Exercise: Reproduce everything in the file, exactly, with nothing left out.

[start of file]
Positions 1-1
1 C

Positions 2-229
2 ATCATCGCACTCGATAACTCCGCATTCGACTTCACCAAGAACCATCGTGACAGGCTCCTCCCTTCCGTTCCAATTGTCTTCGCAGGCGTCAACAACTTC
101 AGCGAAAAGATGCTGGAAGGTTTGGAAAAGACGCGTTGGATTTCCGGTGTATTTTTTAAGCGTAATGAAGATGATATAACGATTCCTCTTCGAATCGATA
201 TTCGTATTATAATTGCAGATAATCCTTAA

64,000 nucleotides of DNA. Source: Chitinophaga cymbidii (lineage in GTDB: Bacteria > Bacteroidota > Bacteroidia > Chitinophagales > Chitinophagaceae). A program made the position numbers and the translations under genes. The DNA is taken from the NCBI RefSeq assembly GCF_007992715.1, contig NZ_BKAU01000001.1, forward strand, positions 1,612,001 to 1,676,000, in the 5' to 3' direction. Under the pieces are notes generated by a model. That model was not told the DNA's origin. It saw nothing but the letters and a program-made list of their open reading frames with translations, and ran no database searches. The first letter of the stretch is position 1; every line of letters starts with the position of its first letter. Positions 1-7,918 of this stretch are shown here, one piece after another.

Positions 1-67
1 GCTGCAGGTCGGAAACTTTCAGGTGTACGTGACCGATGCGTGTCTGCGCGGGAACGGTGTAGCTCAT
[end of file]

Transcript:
Positions 1-1
1 C

Positions 2-229
2 ATCATCGCACTCGATAACTCCGCATTCGACTTCACCAAGAACCATCGTGACAGGCTCCTCCCTTCCGTTCCAATTGTCTTCGCAGGCGTCAACAACTTC
101 AGCGAAAAGATGCTGGAAGGTTTGGAAAAGACGCGTTGGATTTCCGGTGTATTTTTTAAGCGTAATGAAGATGATATAACGATTCCTCTTCGAATCGATA
201 TTCGTATTATAATTGCAGATAATCCTTAA

64,000 nucleotides of DNA. Source: Chitinophaga cymbidii (lineage in GTDB: Bacteria > Bacteroidota > Bacteroidia > Chitinophagales > Chitinophagaceae). A program made the position numbers and the translations under genes. The DNA is taken from the NCBI RefSeq assembly GCF_007992715.1, contig NZ_BKAU01000001.1, forward strand, positions 1,612,001 to 1,676,000, in the 5' to 3' direction. Under the pieces are notes generated by a model. That model was not told the DNA's origin. It saw nothing but the letters and a program-made list of their open reading frames with translations, and ran no database searches. The first letter of the stretch is position 1; every line of letters starts with the position of its first letter. Positions 1-7,918 of this stretch are shown here, one piece after another.

Positions 1-67
1 GCTGCAGGTCGGAAACTTTCAGGTGTACGTGACCGATGCGTGTCTGCGCGGGAACGGTGTAGCTCAT